What then happens, is that some people don’t even do their own job any more. They offload the parts they don’t like, or aren’t good at, to the helpful people of the workplace. But if these people can’t even complete their own tasks, why are they employed in their role?

Instead, they should be learning the skills they need to perform their own roles. People who are too helpful may prevent this from happening. Now, you have a helpful team member who is a crutch, who everybody else starts to lean on.

4. People who are too helpful become overwhelmed

In many jobs and industries, there are times when a team’s workload may be a little less than usual. In that time, it’s not unusual for helpful people to lend a hand doing things they might not usually do. Many people go stir crazy when there isn’t enough to do at work, so it’s not surprising that they want to lend a hand.

The real trouble happens when the workload starts to pick up again. Now your helpful team member has their own job to do, and the work they took on before. In some cases, a helpful team member never wants to let anybody down. So they continue to shoulder the excessive work burden.

If this goes on for too long, there may be an eventual collapse. Or, there is #5.

5. People who are too helpful eventually leave others in the lurch

Your helpful team member has taken on too much. Some will collapse under the burden and may burn themselves out. Others will drop the “helpful” work like a hot potato and focus on their own tasks. Now, you have a potential team reputation problem.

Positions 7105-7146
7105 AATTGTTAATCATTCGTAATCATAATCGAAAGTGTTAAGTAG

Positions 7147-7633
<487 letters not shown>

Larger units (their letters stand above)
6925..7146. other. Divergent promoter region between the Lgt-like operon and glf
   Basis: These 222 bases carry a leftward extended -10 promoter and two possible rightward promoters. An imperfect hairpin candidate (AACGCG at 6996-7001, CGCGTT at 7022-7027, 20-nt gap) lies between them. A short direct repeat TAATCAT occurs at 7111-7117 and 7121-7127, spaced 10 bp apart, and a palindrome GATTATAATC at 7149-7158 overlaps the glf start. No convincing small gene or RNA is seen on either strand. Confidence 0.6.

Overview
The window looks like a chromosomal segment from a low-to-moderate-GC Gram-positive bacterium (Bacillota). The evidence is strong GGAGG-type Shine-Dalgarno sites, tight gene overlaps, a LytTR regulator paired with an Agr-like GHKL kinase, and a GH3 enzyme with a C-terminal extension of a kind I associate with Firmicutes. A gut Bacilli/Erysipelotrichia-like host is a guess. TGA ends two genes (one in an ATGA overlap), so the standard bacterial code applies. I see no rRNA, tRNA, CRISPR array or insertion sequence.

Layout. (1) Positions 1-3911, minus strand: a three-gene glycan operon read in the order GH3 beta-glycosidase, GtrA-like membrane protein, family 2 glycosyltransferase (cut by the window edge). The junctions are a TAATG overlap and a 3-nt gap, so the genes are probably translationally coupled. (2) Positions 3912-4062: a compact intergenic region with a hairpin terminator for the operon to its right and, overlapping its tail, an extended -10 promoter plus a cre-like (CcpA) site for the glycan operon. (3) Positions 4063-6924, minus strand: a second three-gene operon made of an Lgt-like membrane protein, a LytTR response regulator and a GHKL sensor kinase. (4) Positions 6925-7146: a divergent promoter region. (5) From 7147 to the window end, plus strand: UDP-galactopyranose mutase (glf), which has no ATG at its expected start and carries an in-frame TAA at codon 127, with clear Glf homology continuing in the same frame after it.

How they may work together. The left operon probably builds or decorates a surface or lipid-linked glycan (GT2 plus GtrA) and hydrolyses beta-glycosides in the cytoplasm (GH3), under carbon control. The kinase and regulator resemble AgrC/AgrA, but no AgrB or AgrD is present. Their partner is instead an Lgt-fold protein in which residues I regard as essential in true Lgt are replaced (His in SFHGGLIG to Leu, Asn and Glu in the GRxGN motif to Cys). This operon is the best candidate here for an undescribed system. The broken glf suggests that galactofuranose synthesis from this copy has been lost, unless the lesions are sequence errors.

“John’s team said they’d help with this, and now they’ve stopped doing it and it needs to be done by next week!”

This is obviously an issue because an offer of help has now been taken away. This can cause ill will and trust may be eroded between people and teams in this situation.

So what are the options? How can you be helpful sometimes, but not all the time?

Put boundaries on being helpful, to avoid falling into the “too helpful” trap

Unfortunately, you can’t just help everybody all the time. You need to set boundaries if your team is going to help people without being overwhelmed with work.

It sounds a little selfish, but unfortunately, your team were employed to perform their roles. If being too helpful gets in the way, then you are actually being unhelpful to your own team and colleagues, because you can’t fulfil your own role.

As you might expect, communication is the key to avoiding the pitfalls of being too helpful. Here are some things to try to avoid the problems:

  1. Make your helpfulness time-bound: There is nothing wrong with saying that Tom can help out until the end of the week. Unfortunately, after that, he needs to focus on his own work.
  2. Clearly scope your helpfulness: Limit your help to a specific set of tasks or deliverables. Avoid just “helping out”. Make it specific and measurable, so your team can get back to their own work when their done.
  3. Say “No” sometimes: Pushing back is a critical skill that is often underrated. You cannot just take on every piece of work that everybody throws at you. You need set boundaries and train your stakeholders that you won’t help them with everything.

We all like to be helpful. But being too helpful is likely to be decidedly unhelpful in the long term. Set boundaries on your helpfulness to avoid your team falling into the too helpful traps.